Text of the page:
He went onto say that the treatment of Islam by the American media reflects how the media treats all new groups – unsympathetically and often with hostility.
Abdullah cited four steps to correct this:
- The media establishment must be exposed to comparative religions.
- An effort must be made by those covering Islam to know one of the four dominant Islamic languages.
- Coverage must make a distinction between those writing for propaganda and others.
- A systematic study on the media portrayal of history across centuries must be undertaken.
Abdullah said that until these things happen, we cannot say that certain organizations are doing things to defame Islam.
The final panelist was Teresa Watanabe, a staff writer at the Los Angeles Times who covers ethnic and immigrant communities. She emphasized the importance of contextual accounts.
"It is a religious, political, and sociological story,” she said.
While a journalist should be familiar with the Five Pillars of Islam and other basics, she stressed that Islam has many variations, particularly Islam in America. Journalists must not generalize across Islam because such ideological diversity exists, even within one mosque.
Watanabe promoted the use of profiles as a tool to help journalists tell Islam’s real story.
"I’ve tried to get at adversity through profiles to humanize the stories,” she said.
Regarding political stories, she made a case for more coverage of Muslims’ struggle for political influence on foreign policy. She noted that almost no Muslims are in positions to effect change on a national level.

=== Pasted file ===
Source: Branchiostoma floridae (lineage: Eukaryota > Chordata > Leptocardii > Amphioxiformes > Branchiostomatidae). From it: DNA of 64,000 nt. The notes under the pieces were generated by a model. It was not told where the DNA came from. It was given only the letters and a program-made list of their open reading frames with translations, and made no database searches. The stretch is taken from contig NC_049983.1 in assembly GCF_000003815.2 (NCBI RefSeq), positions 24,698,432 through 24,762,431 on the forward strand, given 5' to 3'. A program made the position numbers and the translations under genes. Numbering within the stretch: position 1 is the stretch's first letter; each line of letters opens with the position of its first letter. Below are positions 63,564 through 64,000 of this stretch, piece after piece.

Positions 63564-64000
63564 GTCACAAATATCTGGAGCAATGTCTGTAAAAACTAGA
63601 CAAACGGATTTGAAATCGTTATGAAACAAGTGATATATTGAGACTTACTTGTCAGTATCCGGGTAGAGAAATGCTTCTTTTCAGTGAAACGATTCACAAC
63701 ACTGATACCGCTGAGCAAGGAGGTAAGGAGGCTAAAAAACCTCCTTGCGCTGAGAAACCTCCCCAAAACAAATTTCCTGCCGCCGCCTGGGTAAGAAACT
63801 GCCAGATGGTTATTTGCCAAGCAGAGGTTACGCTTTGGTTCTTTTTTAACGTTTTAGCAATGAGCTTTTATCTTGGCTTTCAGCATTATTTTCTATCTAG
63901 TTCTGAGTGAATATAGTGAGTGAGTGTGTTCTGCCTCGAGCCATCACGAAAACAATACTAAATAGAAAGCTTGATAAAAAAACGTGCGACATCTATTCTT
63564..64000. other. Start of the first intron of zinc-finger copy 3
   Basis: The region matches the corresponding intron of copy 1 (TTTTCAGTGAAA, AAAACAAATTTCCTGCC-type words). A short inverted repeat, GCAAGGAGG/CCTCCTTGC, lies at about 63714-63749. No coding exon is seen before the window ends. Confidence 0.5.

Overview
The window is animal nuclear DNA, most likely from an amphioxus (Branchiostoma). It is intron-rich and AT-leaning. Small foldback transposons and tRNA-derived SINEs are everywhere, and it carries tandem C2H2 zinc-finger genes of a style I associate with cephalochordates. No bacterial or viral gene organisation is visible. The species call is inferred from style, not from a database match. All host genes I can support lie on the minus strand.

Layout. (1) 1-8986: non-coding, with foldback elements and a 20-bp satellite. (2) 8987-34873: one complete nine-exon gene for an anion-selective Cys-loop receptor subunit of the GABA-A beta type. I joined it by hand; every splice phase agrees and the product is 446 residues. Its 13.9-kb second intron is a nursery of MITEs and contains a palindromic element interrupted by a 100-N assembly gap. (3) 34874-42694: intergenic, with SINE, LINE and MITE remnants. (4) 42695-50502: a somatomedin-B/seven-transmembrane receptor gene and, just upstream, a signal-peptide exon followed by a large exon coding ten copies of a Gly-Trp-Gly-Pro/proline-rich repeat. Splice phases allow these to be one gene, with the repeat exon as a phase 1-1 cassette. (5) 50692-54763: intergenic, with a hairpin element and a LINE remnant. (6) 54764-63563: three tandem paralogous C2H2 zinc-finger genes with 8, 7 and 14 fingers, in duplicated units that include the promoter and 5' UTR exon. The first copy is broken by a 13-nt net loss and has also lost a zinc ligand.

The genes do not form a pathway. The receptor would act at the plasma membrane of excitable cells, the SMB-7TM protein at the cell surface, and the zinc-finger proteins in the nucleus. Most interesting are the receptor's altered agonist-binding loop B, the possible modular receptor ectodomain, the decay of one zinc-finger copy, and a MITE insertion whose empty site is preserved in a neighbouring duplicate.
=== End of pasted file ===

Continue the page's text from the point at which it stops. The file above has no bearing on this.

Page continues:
"We need American Muslims to advise us, shape policy, and interpret what it means for Islam,” she said.
In addition to increased coverage of the religious and political stories, Watanabe encouraged the journalists to pursue the sociological stories, such as assimilation across generations.
As the panelists answered questions from the journalism fellows following the panelist presentations, several additional ideas for ways to cover Islam in America emerged.
While Watanabe reminded the journalists that the adage “be persistent” is important in gaining the right information from people in the Muslim world, all the panelists agreed that access to certain sources can be problematic.
Rangoonwala, however, assured that “you can always find people willing to talk.”
One journalist at the conference, Omar Mullick of The Muslim Link Newspaper in College Park, MD, said that to circumvent the fear that many Muslims have that the media will misrepresent them, a reporter needs to give specifics about what he or she is going to print.
"They’re assuming you will write rubbish, so you need to give a gesture of trust first and tell them why you’re writing,” he said.
The panelists agreed that journalists must find people to speak on behalf of small segments, such as at the grassroots level with students on college campuses. Mullick echoed that Muslim Student Associations at universities are especially valuable resources because many of their members are Muslims between worlds: the Islam of their parents and the American Islam.
Underreported stories included how the “rockstars” of Muslim leadership are shaping belief, and how American Muslims are beginning to place more weight on “homegrown” Islam, rather than Middle Eastern Islam.